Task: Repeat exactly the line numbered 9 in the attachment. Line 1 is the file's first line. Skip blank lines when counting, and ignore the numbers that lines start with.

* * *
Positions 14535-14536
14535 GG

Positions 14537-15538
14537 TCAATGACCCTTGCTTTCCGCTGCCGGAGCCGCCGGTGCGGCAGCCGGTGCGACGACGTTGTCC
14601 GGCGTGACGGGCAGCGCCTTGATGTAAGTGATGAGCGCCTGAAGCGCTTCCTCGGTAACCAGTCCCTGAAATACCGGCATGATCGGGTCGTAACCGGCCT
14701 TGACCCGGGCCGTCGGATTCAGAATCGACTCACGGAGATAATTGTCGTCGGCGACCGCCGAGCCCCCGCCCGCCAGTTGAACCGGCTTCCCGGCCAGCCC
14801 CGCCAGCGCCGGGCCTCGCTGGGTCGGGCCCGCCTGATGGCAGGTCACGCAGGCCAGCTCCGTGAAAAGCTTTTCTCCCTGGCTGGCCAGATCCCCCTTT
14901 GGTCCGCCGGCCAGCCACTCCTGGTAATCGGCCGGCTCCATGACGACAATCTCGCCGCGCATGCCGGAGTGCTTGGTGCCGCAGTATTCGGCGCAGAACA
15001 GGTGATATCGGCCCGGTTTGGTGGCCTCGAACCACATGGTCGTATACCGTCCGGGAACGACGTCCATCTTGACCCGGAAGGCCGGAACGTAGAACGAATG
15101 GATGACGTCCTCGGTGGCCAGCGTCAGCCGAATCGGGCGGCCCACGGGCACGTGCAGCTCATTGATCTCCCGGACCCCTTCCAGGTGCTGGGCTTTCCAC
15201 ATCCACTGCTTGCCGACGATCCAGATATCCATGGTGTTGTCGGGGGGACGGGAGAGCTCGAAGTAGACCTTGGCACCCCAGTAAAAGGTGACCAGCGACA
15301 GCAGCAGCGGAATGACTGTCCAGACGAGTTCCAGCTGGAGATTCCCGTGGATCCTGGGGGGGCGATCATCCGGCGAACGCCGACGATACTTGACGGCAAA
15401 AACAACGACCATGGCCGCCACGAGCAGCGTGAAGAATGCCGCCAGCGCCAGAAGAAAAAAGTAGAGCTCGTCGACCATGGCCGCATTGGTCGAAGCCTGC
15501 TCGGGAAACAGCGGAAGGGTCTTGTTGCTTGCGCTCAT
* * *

15001 GGTGATATCGGCCCGGTTTGGTGGCCTCGAACCACATGGTCGTATACCGTCCGGGAACGACGTCCATCTTGACCCGGAAGGCCGGAACGTAGAACGAATG